Note 1: For example, image processing may be used to eliminate errors generated during image acquisition or to reduce image information to the desired extent.

3.5.1 Binary Image

An image in which each pixel is 0 (black) or 1 (white)

3.5.2 Gamma correction

The modification of gamma value can be carried out by software or hardware

3.5.3 Brightness

The average gray of a specified portion of the image

3.5.4 Contrast

The difference between the grayscale of two specified parts of an image

ISO 21227-1-2003 Paints and varnishes, Assessment of defects on coated surfaces using optical imaging – Part 1: General guidance

3.5.5 Shadow correction

Software method for correcting object illumination inhomogeneity

3.5.6 Thresholding

To reduce the number of different gray levels of the image, it is recommended to obtain a binary image

Note 1: To generate a binary image, each pixel in a grayscale image is assigned a grayscale level of 0 or 1, depending on whether the pixel’s grayscale is greater than, less than, or equal to a given constant (the threshold).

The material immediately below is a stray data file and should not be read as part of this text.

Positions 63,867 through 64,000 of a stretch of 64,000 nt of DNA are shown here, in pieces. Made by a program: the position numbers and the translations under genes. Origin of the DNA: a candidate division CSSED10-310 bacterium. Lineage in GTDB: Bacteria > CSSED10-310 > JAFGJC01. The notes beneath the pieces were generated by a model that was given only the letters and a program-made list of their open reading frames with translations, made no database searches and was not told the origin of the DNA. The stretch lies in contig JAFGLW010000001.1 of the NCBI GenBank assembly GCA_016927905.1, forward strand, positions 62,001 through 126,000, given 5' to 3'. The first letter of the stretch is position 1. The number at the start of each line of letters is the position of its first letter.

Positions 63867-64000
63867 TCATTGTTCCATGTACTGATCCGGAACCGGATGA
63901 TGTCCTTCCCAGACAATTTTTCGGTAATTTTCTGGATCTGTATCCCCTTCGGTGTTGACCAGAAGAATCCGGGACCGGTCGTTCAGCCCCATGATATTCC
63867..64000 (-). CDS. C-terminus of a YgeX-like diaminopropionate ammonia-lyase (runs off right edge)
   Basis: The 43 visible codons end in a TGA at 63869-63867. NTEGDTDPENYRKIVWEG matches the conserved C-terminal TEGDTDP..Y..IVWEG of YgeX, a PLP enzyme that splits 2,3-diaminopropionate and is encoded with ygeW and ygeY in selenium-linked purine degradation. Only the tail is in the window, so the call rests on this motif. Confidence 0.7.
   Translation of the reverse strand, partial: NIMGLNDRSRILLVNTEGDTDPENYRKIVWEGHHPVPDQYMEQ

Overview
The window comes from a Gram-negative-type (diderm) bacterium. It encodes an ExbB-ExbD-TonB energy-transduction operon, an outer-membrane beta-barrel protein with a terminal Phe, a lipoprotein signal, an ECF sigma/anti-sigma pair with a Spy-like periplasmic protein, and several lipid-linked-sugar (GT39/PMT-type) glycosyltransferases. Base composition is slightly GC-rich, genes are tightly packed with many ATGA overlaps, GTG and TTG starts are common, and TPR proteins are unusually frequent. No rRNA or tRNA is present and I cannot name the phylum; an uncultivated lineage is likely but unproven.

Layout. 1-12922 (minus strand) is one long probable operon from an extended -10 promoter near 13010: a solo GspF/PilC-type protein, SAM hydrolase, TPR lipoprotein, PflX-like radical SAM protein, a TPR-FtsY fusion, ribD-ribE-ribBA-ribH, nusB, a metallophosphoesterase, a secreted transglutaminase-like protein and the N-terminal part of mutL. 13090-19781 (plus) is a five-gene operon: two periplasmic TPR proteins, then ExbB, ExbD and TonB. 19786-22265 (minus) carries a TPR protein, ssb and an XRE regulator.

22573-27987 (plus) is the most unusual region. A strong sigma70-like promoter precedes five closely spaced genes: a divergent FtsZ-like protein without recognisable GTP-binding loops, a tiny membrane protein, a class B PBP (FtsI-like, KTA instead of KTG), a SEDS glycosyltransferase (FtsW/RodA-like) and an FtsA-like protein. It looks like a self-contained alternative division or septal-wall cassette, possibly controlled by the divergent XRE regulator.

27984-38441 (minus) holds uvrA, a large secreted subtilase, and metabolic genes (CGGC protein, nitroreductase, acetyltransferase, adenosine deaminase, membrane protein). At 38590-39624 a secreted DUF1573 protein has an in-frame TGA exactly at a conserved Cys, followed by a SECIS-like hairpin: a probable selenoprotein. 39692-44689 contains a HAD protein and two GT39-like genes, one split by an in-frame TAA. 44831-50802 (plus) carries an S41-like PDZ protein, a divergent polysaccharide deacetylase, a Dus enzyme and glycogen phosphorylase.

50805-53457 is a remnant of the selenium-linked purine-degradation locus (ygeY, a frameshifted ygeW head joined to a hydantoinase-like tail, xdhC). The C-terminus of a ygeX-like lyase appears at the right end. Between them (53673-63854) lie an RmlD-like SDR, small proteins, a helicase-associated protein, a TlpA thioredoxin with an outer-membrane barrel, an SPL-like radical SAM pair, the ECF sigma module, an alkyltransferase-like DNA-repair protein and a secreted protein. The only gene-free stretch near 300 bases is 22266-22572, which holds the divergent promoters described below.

3.5.7 Partition

Edge detection

A method for isolating and locating optical edges in a given digital image

3.6 Image Analysis

Reduces image information to a set of application-specific values

3.6.1 Reference Panel

A specified panel that has been evaluated and therefore has a known rating

Note 1: It is used to check the reproducibility and repeatability of parameter Settings.

3.7 Image Evaluation

The process of associating a set of values resulting from image analysis with one or more characteristic values through a classification or rating scheme